The court of appeals noted that, since they must look to the totality of the circumstances, the color discrepancy is just one factor to consider when determining if reasonable suspicion existed to justify a stop of Brown.  The officer also testified that the neighborhood where he saw the motorcycle was known by him for vehicle theft, suspended driver’s licenses, and a stolen trailer that had an improper tag.  The court of appeals noted

[T]he fact that the stop occurred in a ‘high crime area’ [is] among the relevant contextual considerations in a Terry analysis.”); United States v. Dortch, 868 F.3d 674, 680 (8th Cir. 2017); See Illinois v. Wardlow, 528 U.S. 119, 124, 120 S. Ct. 673, 145 L. Ed. 2d 570 (2000)[iv]

Additionally, Brown had stopped at a house that was known by the officer for narcotics, stolen property and stolen vehicles.

Brown argued that the Seventh Circuit case, the United States v. Uribe[v], supports his argument that reasonable suspicion did not exist for his stop.  In Uribe, Seventh Circuit held that a color discrepancy alone does not provide sufficient reasonable suspicion of vehicle theft to stop a vehicle, absent other evidence.

In Brown’s case, the Eighth Circuit distinguished Uribe because the color discrepancy wasn’t the only reason for the stop.  In addition to color discrepancy, the officer noted his knowledge of the crime in the neighborhood where he stopped Brown, and his knowledge and experience at the specific location of the stop.

Brown also argued that color discrepancies can occur because of innocent reasons, such as a vehicle was painted or clerical error.  However, the court of appeals stated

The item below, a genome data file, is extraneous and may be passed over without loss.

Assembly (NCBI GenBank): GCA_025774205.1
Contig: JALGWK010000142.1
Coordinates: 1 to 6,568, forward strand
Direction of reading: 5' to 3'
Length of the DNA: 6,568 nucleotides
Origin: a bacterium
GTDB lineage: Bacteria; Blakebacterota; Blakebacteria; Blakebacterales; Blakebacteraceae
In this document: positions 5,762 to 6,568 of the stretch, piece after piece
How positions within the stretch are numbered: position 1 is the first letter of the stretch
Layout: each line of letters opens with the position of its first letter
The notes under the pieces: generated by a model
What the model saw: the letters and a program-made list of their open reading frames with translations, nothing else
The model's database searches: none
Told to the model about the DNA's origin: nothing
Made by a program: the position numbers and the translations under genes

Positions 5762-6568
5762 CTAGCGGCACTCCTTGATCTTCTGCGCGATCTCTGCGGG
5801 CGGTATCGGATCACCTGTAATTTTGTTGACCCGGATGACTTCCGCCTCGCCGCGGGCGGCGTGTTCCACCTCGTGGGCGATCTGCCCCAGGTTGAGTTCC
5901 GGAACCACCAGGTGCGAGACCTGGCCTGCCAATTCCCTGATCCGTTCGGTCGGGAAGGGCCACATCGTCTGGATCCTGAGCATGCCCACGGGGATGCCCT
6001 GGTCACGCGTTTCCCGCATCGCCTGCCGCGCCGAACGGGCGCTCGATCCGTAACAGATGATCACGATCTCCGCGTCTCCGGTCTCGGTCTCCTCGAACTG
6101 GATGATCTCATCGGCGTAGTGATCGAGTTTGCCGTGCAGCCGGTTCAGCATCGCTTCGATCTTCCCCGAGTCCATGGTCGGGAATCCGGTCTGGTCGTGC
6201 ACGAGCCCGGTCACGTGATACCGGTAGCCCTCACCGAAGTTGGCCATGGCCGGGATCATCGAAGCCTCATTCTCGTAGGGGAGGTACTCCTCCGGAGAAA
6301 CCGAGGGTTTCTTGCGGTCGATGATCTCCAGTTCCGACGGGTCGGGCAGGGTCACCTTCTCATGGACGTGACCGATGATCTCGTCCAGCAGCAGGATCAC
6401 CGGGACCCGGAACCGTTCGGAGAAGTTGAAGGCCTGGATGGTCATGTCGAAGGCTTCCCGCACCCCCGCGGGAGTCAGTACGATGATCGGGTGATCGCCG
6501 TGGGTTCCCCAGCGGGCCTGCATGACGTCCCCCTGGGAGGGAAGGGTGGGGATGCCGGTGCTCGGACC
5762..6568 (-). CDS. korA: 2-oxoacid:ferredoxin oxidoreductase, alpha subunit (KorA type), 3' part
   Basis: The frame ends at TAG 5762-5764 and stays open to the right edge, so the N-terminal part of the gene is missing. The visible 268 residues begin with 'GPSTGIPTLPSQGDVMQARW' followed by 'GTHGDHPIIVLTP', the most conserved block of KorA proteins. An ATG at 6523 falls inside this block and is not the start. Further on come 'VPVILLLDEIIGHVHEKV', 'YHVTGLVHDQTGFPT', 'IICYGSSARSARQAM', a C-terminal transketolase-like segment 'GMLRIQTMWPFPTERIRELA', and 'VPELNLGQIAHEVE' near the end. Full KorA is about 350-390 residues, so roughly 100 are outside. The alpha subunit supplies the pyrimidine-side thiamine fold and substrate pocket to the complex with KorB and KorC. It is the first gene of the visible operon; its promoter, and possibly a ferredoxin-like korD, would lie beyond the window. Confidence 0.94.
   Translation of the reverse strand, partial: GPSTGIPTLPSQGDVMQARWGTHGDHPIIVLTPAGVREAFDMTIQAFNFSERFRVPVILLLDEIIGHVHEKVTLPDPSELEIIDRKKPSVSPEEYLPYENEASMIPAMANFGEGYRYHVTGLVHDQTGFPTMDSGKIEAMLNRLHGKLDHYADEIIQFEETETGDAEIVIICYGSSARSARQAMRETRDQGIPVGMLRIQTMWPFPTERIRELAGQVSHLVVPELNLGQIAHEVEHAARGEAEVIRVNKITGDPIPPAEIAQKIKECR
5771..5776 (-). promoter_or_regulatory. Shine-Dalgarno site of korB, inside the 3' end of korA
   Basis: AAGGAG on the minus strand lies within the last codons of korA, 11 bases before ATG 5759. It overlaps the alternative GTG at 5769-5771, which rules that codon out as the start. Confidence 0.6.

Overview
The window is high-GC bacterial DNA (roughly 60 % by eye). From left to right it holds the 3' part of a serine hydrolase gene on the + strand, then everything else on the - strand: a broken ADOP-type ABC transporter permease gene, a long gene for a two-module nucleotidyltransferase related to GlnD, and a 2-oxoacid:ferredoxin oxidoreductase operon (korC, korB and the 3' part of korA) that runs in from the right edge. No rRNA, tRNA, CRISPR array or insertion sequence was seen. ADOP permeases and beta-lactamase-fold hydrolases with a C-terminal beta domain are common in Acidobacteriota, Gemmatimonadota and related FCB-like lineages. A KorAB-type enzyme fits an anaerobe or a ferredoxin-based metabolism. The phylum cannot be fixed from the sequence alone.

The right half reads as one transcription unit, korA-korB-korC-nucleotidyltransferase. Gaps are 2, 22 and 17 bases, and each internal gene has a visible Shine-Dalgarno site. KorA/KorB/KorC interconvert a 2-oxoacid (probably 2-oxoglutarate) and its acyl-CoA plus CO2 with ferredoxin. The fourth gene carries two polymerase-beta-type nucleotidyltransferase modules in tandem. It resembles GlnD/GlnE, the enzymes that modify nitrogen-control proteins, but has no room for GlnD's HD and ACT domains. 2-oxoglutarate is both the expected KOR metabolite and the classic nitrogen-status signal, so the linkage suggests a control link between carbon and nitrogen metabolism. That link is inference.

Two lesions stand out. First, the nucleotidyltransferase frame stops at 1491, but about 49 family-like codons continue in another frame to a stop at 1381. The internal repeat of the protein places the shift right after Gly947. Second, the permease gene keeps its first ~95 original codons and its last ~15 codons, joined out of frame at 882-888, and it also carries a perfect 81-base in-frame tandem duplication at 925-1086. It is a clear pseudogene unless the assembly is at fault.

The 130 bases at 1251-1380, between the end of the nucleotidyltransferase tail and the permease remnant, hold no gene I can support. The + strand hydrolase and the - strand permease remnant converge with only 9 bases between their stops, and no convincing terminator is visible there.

The Supreme Court has “consistently recognized that reasonable suspicion need not rule out the possibility of innocent conduct.” Navarette v. California, 572 U.S. 393, 403, 134 S. Ct. 1683, 188 L. Ed. 2d 680 (2014)[vi]

The court of appeals then held

Our task is not to analyze the individual fact of a color discrepancy “in isolation” but rather in the totality of the circumstances. See id. In all, Officer Moore’s extensive testimony about his personal knowledge and experience with license-plate anomalies and vehicular crimes both at the specific location of the stop and in the surrounding neighborhood satisfy us that he had reasonable suspicion to stop Brown.[vii]

Therefore, the court of appeals affirmed the denial of the motion to suppress.

Note:  Court holdings can vary significantly between jurisdictions.  As such, it is advisable to seek the advice of a local prosecutor or legal adviser regarding questions on specific cases.  This article is not intended to constitute legal advice on a specific case.



[i] No. 22-2133 (8th Cir. Decided February 27, 2023)

[ii] Id. at 2

[iii] Id. at 5-6 (emphasis added)

[iv] Id. at 6 (emphasis added)

[v] 709 F.3d 646 (7th Cir. 2013)

[vi] Brown at 8 (emphasis added)

[vii] Id. at 8-9